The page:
This works, but it runs slower:
Code:
for i in $filetype
do
        track=$(mediainfo --Inform=General\;%Track/Position% "$i") # track number
        length=${#track}                        # makes nice columns
                if [[ $length == 1 ]]           # pad track numbers with leading zero
                then                            # example: 1 becomes 01 and 10 stays 10
                        track="0$track";
                fi
        duration=\($(mediainfo --Inform=General\;%Duration/String3% "$i")\)     # Track length
        title=$(mediainfo --Inform=General\;%Track% "$i")                       # Track title
        lineout="$track$spacer$duration$spacer$title"
                if [[ $writefile == 1 ]]; then          # -o was set
                        echo $lineout >> $filename;     # output to file
                else                                    # -o was not set
                        echo $lineout;                  # output to STDOUT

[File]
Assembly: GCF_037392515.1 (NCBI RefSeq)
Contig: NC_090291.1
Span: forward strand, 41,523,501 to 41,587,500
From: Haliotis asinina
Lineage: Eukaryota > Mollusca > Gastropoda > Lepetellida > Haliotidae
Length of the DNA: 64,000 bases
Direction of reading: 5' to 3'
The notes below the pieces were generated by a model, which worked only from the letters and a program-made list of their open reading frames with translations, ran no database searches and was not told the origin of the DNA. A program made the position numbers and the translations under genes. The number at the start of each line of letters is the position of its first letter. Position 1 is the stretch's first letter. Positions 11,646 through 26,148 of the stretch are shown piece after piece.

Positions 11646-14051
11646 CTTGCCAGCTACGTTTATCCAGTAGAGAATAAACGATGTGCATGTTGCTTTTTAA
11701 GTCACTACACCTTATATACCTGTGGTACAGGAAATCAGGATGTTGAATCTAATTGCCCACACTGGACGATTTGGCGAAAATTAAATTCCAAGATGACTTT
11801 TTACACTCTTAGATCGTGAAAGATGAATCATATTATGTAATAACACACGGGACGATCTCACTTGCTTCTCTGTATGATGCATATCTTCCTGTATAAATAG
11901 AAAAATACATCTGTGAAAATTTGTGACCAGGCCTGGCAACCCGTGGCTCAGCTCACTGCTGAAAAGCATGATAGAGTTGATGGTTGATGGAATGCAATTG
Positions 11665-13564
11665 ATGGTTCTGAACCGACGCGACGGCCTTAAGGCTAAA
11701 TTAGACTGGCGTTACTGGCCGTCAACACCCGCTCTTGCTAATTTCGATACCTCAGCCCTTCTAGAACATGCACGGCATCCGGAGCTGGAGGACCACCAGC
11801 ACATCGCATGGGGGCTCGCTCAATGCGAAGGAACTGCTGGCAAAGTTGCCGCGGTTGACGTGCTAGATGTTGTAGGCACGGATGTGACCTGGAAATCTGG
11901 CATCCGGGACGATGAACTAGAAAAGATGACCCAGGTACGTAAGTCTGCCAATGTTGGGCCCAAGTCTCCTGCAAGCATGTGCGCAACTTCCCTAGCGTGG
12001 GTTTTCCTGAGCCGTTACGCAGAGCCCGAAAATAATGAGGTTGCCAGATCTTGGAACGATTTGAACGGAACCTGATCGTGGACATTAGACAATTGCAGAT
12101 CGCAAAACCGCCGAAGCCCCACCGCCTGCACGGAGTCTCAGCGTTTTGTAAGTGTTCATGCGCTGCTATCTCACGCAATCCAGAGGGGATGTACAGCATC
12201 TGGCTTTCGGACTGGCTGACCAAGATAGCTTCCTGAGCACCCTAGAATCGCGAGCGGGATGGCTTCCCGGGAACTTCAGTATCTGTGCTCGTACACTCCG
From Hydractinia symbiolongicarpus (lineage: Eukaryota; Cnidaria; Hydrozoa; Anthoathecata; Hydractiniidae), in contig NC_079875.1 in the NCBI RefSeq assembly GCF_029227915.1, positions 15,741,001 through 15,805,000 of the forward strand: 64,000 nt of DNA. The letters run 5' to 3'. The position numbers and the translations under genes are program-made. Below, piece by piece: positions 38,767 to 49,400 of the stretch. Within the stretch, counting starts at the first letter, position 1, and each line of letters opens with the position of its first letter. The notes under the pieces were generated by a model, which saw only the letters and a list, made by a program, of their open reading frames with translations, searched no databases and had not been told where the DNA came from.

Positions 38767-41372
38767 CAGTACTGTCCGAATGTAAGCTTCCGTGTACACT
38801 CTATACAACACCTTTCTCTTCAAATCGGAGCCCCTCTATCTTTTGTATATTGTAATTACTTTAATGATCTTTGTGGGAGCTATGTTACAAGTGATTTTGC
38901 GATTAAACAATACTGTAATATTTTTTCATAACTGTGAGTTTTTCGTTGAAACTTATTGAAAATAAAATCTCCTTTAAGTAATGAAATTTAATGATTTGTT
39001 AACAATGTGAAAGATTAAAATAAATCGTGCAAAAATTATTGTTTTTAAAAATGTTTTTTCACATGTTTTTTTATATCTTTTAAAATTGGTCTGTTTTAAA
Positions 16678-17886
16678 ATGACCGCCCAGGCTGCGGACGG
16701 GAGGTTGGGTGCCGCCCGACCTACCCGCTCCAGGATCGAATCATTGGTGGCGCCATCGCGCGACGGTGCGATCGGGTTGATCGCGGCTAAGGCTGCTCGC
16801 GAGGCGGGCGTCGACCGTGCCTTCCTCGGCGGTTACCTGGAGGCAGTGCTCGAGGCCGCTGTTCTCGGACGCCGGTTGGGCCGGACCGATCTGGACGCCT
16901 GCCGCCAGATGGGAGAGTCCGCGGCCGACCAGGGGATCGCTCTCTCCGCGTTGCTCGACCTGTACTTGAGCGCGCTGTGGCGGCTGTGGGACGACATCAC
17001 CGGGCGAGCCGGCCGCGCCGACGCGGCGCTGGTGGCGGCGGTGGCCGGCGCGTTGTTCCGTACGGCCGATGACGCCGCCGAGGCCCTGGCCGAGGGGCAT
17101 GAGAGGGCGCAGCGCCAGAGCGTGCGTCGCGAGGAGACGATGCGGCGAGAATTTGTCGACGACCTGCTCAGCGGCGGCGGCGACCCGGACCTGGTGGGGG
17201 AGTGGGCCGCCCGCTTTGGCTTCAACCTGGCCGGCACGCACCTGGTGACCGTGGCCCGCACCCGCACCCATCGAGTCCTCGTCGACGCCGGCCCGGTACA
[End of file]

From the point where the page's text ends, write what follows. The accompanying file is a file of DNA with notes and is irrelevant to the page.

fi
done

Last edited by kerji; 11-26-2010 at 10:28 PM.
 
Old 11-26-2010, 10:42 PM   #2
catkin
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I can't understand why it is happening by inspection; you may like to add some debugging lines to see where it is coming from:
Code:
for i in $filetype
do
        track=$(mediainfo --Inform=General\;%Track/Position% "$i") # track number
                if [[ ${#track} == 1 ]];then    # Makes nice columns. Pads track numbers with leading zero
                        track="0$track";        # Example: 1 becomes 01 and 10 stays 10
                fi
        echo "DEBUG: \$track is '$track'"
        duration=\($(mediainfo --Inform=General\;%Duration/String3% "$i")\)     # Track length
        title=$(mediainfo --Inform=General\;%Track% "$i")                       # Track title
        array[$index]="$track$spacer$duration$spacer$title\\n"
        echo "DEBUG: \$array[$index] is '${array[$index]}'"